We had a story last week about a new online shopping survey from the Retail Feedback Group (RFG), concluding that Amazon and Walmart both get high marks, and that traditional retailers with online functionality still have a lot of work to do. RFG principal Doug Madenberg wrote in with some clarifications:

One of the survey findings has gone below the radar in terms of media coverage but should be a warning call for brick-and-mortar food retail:  We asked respondents which aspects of the grocery shopping experience were best served by ordering online, versus shopping in-store (or somewhere in between).  While online shopping won out on the more obvious factors like “efficient use of my time” and “more convenient for me,” shopping online was also roughly equal to shopping in-store when it comes to “more enjoyable” and “can be more pleasantly surprising.”

It seems to me that physical stores should own the sensory, experiential elements of food retailing… where a shopper can sample a product or smell something cooking, or run into a gregarious butcher or baker, and come away with an experience that can’t be replicated on a two-dimensional screen.  But it seems that stores are not generally capitalizing on what can (and should) make them stand out.  One encouraging image advantage for shopping at physical stores, according to our shopper panel: it demonstrates that the company knows and cares about food.  Amen at least to that.





Responding to our recent story about Amazon pushing Whole Foods to become more centralized in its purchasing behavior, and eliminate some in-store third party support, one MNB reader wrote:

I have to say this could be the first miss step by Amazon/ WF and the WF team is letting it happen. They surely know that turnover in most grocery chains approaches 100% over a two to two and a half year period. That said, the only consistent retail support in the grocery store is manufacturer rep and broker retail support team. This second and third party support in many cases is the difference between success and failure for many grocers, even is some don’t see it. These outside services provide reset, grand opening, re-grand opening support. They stock promotional and regular priced items, rotate product, fill voids and support speed to shelf on new product introductions. They check promotional and regular pricing tags. And, they provide competitive activity if asked for the grocers, as well as serve as emergency blitz support for hurricanes, power outages and store equipment failures.

These businesses go in when the store employees don’t show up, they have to sell in order to make a living! The grocer doesn’t need to worry about hourly wages, unions, hours, training employees with these outside services. In other words these services give the grocer more bang for the buck than any 5 of their own in-store employees.
 
My goodness, doesn’t WF know this, I am confident when I say that most if not all grocery retailers do!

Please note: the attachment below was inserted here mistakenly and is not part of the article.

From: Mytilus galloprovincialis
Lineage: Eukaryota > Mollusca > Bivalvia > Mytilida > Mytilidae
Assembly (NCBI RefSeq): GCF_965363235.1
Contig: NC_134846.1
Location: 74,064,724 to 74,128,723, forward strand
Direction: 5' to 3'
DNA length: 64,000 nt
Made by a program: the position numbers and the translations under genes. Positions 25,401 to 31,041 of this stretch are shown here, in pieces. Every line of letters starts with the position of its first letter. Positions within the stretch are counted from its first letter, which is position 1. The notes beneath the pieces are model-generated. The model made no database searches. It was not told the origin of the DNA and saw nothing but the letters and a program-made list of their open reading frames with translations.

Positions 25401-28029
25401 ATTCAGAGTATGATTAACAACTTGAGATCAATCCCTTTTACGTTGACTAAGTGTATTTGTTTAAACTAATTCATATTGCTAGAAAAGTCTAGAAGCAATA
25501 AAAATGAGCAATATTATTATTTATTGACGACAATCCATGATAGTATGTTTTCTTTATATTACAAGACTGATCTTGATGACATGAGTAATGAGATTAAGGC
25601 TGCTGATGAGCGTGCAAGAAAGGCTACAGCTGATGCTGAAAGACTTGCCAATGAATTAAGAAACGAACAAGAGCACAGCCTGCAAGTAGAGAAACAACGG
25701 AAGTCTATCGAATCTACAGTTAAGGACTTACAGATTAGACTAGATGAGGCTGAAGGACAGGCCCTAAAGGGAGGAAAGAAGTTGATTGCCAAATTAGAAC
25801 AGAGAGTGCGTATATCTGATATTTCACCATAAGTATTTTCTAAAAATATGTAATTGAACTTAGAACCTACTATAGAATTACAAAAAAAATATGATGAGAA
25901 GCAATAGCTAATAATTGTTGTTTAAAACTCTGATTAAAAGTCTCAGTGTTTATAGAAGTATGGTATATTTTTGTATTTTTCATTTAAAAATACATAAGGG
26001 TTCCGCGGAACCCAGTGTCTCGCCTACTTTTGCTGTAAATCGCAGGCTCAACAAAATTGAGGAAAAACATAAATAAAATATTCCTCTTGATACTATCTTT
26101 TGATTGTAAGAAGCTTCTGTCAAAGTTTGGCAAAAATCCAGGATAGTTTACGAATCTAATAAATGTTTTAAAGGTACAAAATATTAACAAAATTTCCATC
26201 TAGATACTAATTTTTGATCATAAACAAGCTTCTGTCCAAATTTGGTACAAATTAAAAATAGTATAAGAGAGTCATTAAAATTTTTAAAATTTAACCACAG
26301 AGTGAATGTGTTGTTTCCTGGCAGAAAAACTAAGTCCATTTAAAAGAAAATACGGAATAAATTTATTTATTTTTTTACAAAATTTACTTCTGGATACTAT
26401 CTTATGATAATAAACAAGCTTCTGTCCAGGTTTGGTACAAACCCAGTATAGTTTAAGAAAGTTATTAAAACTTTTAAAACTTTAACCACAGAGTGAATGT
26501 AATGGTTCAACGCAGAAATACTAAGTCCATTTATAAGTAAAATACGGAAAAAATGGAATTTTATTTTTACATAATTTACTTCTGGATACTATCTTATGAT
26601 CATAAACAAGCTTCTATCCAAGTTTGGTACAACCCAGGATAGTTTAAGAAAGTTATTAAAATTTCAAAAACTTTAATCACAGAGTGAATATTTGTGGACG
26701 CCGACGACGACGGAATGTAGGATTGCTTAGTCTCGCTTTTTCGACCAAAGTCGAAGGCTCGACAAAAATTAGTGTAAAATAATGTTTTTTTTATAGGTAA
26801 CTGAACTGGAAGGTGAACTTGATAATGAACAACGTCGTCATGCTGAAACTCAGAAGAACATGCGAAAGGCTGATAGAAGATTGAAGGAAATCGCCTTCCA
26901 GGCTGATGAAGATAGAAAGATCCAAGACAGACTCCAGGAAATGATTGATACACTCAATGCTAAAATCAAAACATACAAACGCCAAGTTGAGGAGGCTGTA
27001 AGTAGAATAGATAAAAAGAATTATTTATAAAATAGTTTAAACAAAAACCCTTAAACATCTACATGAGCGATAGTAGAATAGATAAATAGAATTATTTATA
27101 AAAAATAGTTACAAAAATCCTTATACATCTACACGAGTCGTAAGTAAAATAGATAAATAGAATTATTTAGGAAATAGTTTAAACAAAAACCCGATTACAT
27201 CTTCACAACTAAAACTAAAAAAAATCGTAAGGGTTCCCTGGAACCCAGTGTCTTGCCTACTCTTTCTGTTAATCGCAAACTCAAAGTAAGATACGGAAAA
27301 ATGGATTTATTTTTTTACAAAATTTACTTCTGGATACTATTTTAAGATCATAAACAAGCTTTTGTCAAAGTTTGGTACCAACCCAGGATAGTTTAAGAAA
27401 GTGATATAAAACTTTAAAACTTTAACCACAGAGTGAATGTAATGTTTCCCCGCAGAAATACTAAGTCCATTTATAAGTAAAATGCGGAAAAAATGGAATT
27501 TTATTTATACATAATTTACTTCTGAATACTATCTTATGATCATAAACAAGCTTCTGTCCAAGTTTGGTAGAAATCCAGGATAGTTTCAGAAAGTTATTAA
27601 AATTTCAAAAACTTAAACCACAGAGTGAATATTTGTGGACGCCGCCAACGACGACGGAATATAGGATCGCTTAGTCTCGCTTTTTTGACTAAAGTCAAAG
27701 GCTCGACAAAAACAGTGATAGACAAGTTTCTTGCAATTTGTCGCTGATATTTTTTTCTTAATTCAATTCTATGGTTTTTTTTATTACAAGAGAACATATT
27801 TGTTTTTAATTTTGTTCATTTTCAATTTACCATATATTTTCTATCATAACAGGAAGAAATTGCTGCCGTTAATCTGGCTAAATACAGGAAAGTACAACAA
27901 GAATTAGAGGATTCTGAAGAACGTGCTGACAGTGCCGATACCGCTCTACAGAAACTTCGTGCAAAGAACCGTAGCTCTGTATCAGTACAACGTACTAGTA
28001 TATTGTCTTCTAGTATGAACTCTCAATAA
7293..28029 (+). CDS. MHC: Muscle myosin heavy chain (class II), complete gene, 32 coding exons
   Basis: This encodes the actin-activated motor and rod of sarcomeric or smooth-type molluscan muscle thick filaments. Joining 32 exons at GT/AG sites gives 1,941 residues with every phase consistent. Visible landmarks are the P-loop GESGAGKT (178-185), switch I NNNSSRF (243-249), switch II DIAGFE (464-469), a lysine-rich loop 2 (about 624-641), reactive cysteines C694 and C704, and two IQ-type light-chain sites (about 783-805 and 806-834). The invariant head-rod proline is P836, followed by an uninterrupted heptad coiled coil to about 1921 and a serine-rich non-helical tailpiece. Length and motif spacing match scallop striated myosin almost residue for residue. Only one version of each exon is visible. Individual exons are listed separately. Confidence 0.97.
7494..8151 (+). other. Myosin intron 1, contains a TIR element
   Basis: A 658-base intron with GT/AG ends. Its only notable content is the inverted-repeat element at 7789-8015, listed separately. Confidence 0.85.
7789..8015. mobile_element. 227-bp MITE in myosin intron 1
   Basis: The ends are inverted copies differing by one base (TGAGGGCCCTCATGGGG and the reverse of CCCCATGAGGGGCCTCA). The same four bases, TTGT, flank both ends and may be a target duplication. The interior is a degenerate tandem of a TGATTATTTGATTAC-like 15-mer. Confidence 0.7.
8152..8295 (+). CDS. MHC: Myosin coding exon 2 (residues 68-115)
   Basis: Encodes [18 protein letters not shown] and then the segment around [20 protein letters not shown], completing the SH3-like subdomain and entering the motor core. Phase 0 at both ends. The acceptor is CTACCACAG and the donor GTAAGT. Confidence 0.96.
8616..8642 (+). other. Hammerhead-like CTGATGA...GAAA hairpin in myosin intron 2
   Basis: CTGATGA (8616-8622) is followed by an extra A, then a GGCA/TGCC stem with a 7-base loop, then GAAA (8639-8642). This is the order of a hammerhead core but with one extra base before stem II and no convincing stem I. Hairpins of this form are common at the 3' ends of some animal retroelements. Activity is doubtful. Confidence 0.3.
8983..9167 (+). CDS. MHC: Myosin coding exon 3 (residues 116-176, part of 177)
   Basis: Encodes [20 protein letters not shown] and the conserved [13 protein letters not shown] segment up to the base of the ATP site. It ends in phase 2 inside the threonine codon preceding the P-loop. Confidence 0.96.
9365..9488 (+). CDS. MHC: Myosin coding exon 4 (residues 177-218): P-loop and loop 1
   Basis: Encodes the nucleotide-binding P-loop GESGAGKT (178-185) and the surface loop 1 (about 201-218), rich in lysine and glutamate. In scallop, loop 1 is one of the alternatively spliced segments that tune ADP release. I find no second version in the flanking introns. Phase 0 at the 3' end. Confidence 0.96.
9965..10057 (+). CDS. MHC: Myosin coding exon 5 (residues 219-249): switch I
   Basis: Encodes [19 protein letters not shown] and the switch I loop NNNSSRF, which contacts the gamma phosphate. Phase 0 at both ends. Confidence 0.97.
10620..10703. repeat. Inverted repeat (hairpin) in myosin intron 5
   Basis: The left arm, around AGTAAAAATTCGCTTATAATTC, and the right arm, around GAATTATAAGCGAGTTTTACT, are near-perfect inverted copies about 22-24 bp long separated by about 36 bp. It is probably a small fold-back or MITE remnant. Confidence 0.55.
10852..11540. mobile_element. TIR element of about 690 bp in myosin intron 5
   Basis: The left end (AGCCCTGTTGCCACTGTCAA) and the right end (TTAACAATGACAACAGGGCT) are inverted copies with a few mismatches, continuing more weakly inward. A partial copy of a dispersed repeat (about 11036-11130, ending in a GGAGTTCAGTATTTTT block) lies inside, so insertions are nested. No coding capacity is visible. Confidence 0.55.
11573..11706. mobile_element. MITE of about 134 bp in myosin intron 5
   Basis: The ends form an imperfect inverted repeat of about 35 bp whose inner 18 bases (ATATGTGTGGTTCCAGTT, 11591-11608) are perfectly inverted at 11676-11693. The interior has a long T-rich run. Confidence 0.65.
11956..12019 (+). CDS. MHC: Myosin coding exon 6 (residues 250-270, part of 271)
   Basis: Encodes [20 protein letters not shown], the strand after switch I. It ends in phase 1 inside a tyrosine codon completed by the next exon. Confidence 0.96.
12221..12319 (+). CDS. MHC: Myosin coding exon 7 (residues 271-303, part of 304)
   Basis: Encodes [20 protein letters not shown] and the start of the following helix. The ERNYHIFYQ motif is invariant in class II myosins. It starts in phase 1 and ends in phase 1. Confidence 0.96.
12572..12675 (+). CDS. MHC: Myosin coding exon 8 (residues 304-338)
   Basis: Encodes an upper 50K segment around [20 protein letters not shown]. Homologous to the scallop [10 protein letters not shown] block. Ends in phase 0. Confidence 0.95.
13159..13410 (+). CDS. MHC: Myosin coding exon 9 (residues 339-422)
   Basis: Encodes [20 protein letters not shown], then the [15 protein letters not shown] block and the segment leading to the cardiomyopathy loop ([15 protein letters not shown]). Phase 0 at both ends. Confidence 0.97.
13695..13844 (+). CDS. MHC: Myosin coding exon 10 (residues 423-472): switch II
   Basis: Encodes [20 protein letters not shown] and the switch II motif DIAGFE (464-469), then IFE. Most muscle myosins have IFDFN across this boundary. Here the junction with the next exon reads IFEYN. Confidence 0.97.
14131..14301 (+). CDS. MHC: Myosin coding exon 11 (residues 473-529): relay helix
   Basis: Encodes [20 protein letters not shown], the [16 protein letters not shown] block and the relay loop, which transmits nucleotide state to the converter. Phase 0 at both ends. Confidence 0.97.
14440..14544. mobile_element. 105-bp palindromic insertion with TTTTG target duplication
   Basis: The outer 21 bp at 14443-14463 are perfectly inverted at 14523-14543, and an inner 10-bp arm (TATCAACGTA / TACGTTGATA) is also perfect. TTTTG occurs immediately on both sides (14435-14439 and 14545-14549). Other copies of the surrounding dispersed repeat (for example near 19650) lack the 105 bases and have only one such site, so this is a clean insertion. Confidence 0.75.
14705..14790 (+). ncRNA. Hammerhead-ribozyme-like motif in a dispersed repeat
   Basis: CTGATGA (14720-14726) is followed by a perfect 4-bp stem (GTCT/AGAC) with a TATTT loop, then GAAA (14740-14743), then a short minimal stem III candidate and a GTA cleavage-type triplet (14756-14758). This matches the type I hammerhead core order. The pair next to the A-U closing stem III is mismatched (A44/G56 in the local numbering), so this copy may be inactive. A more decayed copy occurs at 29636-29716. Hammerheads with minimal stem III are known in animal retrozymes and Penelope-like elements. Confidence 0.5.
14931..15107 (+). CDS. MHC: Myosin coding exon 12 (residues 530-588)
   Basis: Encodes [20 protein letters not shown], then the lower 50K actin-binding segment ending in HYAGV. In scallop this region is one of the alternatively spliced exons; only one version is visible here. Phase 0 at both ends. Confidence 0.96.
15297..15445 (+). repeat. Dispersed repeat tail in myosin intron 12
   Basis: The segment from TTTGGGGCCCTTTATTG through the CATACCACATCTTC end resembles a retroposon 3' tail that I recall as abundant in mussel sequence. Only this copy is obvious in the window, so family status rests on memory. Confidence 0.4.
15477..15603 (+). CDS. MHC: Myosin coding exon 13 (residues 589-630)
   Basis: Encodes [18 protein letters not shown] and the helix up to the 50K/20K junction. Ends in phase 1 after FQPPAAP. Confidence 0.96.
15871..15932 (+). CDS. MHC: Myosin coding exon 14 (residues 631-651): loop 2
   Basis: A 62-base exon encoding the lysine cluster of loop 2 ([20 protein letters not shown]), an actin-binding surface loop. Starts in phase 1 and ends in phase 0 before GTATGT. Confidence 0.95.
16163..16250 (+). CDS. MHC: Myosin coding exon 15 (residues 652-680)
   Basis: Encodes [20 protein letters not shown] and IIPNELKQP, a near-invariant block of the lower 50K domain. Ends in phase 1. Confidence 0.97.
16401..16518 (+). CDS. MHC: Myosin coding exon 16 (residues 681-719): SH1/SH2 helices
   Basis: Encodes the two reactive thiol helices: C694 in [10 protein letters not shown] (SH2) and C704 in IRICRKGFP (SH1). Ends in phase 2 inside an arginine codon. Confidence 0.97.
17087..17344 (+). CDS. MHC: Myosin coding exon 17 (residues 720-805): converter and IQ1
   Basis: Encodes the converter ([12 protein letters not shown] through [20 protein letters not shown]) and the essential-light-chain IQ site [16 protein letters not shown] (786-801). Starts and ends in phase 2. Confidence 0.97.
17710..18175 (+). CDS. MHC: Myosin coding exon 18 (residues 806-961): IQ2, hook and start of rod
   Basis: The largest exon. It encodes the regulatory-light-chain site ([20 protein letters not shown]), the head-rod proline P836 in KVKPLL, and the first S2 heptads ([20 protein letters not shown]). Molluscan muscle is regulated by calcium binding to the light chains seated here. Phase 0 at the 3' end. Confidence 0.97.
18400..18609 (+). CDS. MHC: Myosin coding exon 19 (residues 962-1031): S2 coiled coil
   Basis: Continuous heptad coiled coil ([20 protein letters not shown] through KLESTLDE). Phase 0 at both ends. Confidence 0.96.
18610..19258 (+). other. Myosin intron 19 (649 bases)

From another reader:

At the risk of starting a centralization/decentralization religious debate, let me just offer the following thoughts on the Amazon and Whole Foods enterprise business model.  There is no doubt that the closer you can make the decisions that impact customers near the customers, the better customer experience you are likely to have for a given business unit, the store in this case.  That said, unbridled decisions can often solve the same problem or meet the same customer expectations in different ways but at a higher cost, e.g., lost volume leverage, multiple costs duplicated across units, etc.

The real trick given all the data available to understand customer expectations that is being analyzed by some smart business people…both local, regional and national, is deciding what is best for the customer and what is best for cost efficiency.  I gotta believe that Amazon will look to balance those positions with any question as to which is best…falling on the side of the customer.  Which after all, is how Amazon got here.


And another:

Please, Amazon, go and get rid of the local selections and vendors in Whole Foods. We, at Kroger and our other banners, are happy to continue to promote local entrepreneurs and their products!

And still another:

How tragic that the real power of local brands will be left behind. I love being able to buy local at Whole Foods. Not all last, but I love supporting those with the courage to step up and create something new and put it out there. Whole Foods has been such an important platform for new and local producers. And we all get to know and become friends with the vendors who come to our store every week. I truly don’t think Austin can really know what or how to promote a small Vermont Cheese company in Massachusetts. Or if they would even blink along enough for a tiny new company to come into their radar and get their attention. But what do I know….?